CIUDAD JUAREZ, Mexico (Reuters) - A Mexican newspaper in the border city of Ciudad Juarez is shutting down due to the risk of violence after a string of killings of reporters around the country, the paper’s owner said on Monday.
“Norte” ran a headline that said “Adios” on the front page of its Sunday edition and its owner, Oscar Cantu, explained in a letter he was shutting the newspaper down after 27 years. He said on Monday the online version would also be closed.
“No company, no business is worth more than a person’s life,” Cantu said in an interview. “Keeping going with the company, or on-line version, would put people at the same risk due to the type of journalism we do.”
Cantu pointed to a string of recent murders of journalists including the death of Miroslava Breach, who was shot multiple times last month in the northern state of Chihuahua.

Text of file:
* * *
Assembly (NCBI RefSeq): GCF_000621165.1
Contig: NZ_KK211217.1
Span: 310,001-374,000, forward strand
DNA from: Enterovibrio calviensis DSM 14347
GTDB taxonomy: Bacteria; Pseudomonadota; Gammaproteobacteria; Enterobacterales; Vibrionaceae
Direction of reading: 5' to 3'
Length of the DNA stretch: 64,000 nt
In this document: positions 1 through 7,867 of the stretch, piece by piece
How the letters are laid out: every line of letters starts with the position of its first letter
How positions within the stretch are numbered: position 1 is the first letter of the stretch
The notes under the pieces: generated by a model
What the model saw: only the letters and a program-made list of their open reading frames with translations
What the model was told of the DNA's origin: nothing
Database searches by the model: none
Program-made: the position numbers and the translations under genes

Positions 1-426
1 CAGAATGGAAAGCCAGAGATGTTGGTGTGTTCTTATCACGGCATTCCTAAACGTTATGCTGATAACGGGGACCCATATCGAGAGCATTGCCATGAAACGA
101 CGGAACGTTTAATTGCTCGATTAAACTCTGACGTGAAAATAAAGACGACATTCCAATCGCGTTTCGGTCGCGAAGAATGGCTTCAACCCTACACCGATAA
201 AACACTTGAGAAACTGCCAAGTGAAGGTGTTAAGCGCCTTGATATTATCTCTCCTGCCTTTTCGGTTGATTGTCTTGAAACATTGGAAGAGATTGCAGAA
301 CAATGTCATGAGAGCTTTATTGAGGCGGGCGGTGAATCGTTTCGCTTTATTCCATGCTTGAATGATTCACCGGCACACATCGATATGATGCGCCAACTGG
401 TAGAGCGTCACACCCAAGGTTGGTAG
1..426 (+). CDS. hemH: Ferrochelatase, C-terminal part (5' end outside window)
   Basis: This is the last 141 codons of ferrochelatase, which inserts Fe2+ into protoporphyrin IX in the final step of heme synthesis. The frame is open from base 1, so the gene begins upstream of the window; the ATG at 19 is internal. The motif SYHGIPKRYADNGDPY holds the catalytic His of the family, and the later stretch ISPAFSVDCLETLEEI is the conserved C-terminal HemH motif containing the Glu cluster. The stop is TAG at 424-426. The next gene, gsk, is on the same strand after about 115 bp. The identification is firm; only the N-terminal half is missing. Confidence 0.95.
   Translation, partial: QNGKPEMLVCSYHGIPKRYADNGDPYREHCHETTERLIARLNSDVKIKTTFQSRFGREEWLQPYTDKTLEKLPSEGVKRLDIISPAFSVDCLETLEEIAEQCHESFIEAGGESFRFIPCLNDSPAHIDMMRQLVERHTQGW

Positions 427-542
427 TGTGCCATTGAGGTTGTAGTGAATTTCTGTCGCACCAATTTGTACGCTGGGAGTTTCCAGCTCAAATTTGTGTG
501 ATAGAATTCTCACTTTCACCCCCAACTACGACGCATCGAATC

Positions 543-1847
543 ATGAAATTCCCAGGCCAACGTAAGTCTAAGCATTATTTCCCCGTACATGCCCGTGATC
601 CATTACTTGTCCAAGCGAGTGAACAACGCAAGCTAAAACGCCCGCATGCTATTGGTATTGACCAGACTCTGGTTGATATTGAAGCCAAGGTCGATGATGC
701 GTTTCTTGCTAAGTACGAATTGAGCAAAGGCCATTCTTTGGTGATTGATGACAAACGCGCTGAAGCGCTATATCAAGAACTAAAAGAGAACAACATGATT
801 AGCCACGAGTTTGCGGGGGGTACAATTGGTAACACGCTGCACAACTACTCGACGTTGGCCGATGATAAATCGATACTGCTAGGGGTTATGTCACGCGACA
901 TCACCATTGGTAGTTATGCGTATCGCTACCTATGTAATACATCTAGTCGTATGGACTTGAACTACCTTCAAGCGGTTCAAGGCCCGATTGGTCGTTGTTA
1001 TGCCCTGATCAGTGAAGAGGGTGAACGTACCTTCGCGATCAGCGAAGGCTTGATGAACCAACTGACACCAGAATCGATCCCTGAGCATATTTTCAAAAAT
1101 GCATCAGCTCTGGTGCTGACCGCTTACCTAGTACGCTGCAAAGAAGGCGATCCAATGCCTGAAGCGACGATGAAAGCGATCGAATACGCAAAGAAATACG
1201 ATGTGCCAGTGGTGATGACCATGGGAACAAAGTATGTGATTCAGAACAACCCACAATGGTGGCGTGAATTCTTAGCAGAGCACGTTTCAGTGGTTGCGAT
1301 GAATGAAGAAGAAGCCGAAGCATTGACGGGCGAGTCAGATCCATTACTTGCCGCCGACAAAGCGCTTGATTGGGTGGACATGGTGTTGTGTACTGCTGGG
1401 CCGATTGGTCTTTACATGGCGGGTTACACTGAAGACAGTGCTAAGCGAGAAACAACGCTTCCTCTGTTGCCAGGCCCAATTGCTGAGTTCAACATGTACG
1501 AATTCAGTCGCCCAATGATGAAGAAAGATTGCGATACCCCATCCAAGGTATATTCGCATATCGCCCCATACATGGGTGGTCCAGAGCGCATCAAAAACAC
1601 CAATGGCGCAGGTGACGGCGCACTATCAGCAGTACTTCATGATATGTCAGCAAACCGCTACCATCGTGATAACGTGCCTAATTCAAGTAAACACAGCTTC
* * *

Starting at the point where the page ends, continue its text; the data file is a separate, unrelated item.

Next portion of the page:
Earlier in March, the attorney general’s office in the Gulf of Mexico state of Veracruz said it was investigating the murder of journalist Ricardo Monlui.
At least 16 more journalists have been killed in Mexico since 2015, according to the Committee to Project Journalists.
The closure of Norte came as a surprise to reporters, editors, photographers and other employees of the newspaper, and many found out about the decision from the front page letter.
“More that just losing a source of jobs, what is being lost is press that can be a counterweight, a press that indicates what is really happening in our environment, what happens in our government and society,” said Norte journalist Salvador Esparza.
Juarez became the murder capital of the world last decade due to a war between drug cartels while El Paso, Texas, across the border is one of the safest U.S. cities of its size.
The murder rate in Ciudad Juarez had fallen in recent years, but strong demand for methamphetamines in Juarez has triggered a turf battle and a new spike in violence.
Reporting by Jose Luis Gonzalez; Editing by Paul Tait